In my last post, I mentioned a fondness for Messiaen’s knack for using symmetrical pitch sets as a means of generating melodic and harmonic material. This post will focus on introducing Messiaen’s Mode 3:
There are texts that refer to this collection of notes as the “nine-note augmented scale.” And while they’re not incorrect, I hesitate to use the term “augmented,” as it implies that the scale is only useful over augmented chords. If looked at vertically, we’ll find that there are many major, minor, and diminished triads, seventh chords, and plenty of other functional harmonic sets available within this collection of notes.
As a means of highlighting both the symmetry and melodic possibilities of the scale, I like to look at this mode as a series of three identical trichords. A trichord, plain and simple, is a collection of three pitches, arranged in any order. The pitches in question for this discussion are:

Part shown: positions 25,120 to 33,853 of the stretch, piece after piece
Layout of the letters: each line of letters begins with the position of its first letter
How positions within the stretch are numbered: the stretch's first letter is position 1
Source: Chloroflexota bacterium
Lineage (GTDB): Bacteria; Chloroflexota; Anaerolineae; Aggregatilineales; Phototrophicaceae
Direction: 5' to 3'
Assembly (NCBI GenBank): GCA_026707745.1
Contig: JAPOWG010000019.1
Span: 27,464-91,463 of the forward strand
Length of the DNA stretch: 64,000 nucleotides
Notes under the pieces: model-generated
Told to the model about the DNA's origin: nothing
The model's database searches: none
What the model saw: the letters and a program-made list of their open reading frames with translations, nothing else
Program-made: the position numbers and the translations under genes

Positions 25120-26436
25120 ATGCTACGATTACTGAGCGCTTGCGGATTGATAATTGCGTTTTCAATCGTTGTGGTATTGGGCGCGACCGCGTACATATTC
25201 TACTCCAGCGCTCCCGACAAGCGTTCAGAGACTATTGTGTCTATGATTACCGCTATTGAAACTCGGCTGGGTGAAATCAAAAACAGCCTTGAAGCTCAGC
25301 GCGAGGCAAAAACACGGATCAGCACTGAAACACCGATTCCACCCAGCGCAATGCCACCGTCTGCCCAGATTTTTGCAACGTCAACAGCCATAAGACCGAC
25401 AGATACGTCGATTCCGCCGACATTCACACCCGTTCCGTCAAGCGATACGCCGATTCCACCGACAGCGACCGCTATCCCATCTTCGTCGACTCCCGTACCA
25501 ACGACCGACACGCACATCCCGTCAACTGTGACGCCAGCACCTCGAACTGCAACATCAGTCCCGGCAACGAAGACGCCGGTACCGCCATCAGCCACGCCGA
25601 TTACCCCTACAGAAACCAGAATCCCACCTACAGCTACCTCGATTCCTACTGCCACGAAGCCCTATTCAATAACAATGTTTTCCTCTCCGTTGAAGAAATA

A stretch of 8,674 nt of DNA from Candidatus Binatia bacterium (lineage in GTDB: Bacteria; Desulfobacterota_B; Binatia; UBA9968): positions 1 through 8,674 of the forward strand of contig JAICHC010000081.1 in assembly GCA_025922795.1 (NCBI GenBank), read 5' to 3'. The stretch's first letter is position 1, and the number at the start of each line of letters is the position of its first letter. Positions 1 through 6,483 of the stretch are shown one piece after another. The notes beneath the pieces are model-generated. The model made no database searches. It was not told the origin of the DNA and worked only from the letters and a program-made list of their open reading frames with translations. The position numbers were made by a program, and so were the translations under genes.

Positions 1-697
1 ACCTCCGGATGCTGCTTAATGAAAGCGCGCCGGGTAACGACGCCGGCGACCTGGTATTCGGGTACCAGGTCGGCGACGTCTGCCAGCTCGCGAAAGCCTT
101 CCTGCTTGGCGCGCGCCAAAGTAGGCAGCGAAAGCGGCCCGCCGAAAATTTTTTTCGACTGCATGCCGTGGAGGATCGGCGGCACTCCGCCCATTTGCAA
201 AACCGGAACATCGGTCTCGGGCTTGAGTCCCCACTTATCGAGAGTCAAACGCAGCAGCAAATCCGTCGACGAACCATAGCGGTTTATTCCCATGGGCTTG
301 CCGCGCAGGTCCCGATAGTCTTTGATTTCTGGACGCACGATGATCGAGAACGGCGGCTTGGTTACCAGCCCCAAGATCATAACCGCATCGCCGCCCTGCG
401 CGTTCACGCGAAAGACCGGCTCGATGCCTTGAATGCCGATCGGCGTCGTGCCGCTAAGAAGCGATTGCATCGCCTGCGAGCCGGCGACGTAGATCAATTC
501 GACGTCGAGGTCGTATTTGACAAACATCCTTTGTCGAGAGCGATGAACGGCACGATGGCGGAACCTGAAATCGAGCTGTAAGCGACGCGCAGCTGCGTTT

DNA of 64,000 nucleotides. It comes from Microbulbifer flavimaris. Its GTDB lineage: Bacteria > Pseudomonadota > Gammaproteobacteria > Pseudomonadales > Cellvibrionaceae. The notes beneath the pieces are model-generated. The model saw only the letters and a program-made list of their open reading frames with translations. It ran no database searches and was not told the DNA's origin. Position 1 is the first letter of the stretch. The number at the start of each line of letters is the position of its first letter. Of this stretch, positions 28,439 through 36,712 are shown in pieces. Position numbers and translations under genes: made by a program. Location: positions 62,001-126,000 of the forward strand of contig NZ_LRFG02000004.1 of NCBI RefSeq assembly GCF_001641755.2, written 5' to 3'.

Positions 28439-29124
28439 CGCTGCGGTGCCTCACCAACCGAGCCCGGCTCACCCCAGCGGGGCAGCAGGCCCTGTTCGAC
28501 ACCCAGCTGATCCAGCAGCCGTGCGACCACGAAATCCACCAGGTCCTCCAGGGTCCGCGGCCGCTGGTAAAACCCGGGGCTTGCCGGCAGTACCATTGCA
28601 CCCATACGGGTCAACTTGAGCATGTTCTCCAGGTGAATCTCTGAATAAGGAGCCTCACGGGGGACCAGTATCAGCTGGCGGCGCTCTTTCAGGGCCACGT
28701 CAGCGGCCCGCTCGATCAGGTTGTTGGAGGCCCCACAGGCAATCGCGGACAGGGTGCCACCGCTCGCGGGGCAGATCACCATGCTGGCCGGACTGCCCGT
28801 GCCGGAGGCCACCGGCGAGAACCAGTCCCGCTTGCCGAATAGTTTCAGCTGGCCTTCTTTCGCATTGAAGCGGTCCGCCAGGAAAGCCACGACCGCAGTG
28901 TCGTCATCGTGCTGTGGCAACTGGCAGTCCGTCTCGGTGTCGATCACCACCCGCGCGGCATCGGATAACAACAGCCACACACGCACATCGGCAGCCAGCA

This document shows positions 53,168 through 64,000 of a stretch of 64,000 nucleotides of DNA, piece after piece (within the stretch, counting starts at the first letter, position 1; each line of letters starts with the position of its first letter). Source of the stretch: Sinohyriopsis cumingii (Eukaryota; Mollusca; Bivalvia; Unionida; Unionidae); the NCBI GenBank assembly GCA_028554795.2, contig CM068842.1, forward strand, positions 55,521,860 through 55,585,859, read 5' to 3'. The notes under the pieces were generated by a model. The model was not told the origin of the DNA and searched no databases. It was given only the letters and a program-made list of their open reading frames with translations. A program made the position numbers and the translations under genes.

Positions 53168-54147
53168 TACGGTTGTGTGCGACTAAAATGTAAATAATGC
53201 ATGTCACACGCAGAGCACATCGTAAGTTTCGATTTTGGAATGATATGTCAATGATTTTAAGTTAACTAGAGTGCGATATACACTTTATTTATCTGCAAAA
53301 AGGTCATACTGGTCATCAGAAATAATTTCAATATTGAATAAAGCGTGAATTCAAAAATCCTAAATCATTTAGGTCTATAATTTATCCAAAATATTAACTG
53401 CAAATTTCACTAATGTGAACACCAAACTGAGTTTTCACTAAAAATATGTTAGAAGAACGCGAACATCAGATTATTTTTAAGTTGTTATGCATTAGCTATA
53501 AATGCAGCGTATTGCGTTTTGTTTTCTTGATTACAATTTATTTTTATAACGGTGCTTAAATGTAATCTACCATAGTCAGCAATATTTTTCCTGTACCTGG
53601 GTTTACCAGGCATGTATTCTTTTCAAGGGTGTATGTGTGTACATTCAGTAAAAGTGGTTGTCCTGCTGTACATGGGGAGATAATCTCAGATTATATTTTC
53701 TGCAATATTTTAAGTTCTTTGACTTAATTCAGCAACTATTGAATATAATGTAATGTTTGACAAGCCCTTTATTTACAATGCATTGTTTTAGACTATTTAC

Messiaen’s Mode 3 consists of nine notes. These nine notes can be broken down into three trichords.
By starting on a different note within the mode, or by skipping notes, several trichords are possible. My choice of this one in particular is arbitrary, as is my use of numbers and shapes to differentiate one pitch from another, and one trichord from another.
The trichord used above consists of a whole step (C to D) followed by a half step (D to Eb). Since C is a major third from E, and E is a major third from G#, and G# is a major third from C, using each of these notes as a starting point will provide symmetrical relationships from trichord to trichord.
See next post for more.